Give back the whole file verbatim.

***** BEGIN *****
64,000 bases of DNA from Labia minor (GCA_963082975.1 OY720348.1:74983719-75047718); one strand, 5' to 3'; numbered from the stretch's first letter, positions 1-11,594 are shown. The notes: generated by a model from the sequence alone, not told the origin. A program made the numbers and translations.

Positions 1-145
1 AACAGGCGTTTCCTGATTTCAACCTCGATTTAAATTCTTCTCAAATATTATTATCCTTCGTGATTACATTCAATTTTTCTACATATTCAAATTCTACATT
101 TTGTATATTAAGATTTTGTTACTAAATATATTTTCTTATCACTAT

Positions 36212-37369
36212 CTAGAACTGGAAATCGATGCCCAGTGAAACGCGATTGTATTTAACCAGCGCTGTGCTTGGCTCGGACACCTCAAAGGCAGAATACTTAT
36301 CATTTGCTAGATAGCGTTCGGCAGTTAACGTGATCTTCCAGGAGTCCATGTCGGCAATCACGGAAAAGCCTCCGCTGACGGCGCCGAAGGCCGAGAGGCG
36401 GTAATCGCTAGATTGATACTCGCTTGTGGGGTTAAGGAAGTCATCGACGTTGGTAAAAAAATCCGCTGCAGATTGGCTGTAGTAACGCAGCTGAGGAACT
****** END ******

64,000 bases of DNA from Labia minor (GCA_963082975.1 OY720348.1:74983719-75047718); one strand, 5' to 3'; numbered from the stretch's first letter, positions 1-11,594 are shown. The notes: generated by a model from the sequence alone, not told the origin. A program made the numbers and translations.

Positions 1-145
1 AACAGGCGTTTCCTGATTTCAACCTCGATTTAAATTCTTCTCAAATATTATTATCCTTCGTGATTACATTCAATTTTTCTACATATTCAAATTCTACATT
101 TTGTATATTAAGATTTTGTTACTAAATATATTTTCTTATCACTAT

Positions 36212-37369
36212 CTAGAACTGGAAATCGATGCCCAGTGAAACGCGATTGTATTTAACCAGCGCTGTGCTTGGCTCGGACACCTCAAAGGCAGAATACTTAT
36301 CATTTGCTAGATAGCGTTCGGCAGTTAACGTGATCTTCCAGGAGTCCATGTCGGCAATCACGGAAAAGCCTCCGCTGACGGCGCCGAAGGCCGAGAGGCG
36401 GTAATCGCTAGATTGATACTCGCTTGTGGGGTTAAGGAAGTCATCGACGTTGGTAAAAAAATCCGCTGCAGATTGGCTGTAGTAACGCAGCTGAGGAACT